Gorham experimented in his kitchen, figuring out how to recreate his father’s scent. For most of his life, the memory of his dad, who left the family when he was a boy, lingered. It wasn’t until Wulff introduced him to two of the world’s most revered scent-makers, Jérôme Epinette and Olivia Giacobetti, that Gorham’s vision materialised. He registered Byredo, short for “By Redolent”, and his first cologne came to life: Green, a heady mix of sage, jasmine, violet and musk. (One of the scents he associated with his father was green beans.)

It was clear to him then: Byredo was to be his creative project, a commercial platform for him to translate specific memories into scents.



For decades, the world of fragrance had been so transfixed on the notion of sensuality and how gender roles fit into it. Eschewing all that, the vivid backstories Gorham weaved into his scents (described on little cards tucked into the packaging) lend them a cinematic poignancy that felt refreshingly new. “To talk about memory, to talk about other emotions, to talk about places, I think people needed that,” he says.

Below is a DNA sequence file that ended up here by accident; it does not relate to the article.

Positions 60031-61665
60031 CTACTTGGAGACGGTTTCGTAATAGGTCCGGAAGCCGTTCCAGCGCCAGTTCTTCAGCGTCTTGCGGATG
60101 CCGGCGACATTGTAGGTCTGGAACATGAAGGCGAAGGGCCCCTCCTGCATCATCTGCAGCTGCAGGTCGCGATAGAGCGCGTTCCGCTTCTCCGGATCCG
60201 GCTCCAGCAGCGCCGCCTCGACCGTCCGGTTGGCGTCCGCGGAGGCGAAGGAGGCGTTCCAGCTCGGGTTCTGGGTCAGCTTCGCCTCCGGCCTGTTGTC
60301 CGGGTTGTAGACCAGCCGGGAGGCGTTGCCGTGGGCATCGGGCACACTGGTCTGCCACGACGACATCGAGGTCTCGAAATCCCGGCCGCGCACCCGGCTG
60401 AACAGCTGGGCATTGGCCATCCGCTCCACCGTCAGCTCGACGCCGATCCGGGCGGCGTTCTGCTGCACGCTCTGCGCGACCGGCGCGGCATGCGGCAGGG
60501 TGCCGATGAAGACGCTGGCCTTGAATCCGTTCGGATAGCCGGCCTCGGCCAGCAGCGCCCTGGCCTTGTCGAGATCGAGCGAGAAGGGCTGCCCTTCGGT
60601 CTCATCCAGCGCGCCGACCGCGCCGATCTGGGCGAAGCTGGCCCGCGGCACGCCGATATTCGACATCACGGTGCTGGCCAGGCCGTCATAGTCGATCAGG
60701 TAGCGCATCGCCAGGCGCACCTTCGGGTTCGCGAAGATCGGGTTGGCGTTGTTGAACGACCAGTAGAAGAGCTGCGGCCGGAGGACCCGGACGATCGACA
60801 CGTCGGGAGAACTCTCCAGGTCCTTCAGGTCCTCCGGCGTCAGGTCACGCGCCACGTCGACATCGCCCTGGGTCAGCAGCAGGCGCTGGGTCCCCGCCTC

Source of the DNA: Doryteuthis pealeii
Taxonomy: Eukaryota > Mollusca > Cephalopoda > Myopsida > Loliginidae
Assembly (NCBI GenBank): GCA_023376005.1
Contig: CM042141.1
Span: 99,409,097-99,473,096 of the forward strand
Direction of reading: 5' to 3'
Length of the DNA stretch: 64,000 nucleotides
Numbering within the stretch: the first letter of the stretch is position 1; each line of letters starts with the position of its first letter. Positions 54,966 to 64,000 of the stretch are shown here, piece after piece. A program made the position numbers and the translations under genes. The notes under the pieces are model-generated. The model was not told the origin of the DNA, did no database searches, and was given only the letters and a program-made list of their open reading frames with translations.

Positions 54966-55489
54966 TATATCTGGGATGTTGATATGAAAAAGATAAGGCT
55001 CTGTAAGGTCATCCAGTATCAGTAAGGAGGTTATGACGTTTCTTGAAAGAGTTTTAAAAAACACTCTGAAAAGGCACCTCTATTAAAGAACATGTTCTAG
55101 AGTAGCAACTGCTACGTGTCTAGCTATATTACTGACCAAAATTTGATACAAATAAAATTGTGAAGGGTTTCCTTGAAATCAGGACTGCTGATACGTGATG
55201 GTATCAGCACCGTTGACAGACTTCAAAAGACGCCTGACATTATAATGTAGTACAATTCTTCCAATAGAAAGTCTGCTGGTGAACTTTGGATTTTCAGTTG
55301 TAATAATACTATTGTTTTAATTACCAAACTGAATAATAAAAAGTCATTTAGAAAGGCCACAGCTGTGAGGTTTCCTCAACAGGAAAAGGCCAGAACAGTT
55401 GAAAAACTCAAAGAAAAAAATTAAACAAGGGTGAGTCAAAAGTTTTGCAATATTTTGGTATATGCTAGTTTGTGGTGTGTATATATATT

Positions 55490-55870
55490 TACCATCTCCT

At Byredo, the art of storytelling takes centre stage. For instance, Gorham concocted Bal d’Afrique — a blend of bergamot, jasmine petals, and vetiver, among other essentials — after reading his father’s journals. “I have his diaries from the ten years he spent travelling in Africa. I kept wondering about his dreams, his fantasies,” says Gorham.

“For me, it's a very emotional process. I’ll have a very clear emotional idea in my head when I start, and then it’s really about chasing a [form of] truth in that emotion. I had to learn a certain level of perfume language to be able to reach that level,” explains Gorham, who has a team of trained noses to help him bottle his narratives.

“In the end, you develop tools to modify and morph things to fit your idea and it’s quite similar to how [an artist whose craft relates to] the physical or visual world works. I think the biggest difference is that because emotions are invisible people seldom think about it,” he continues.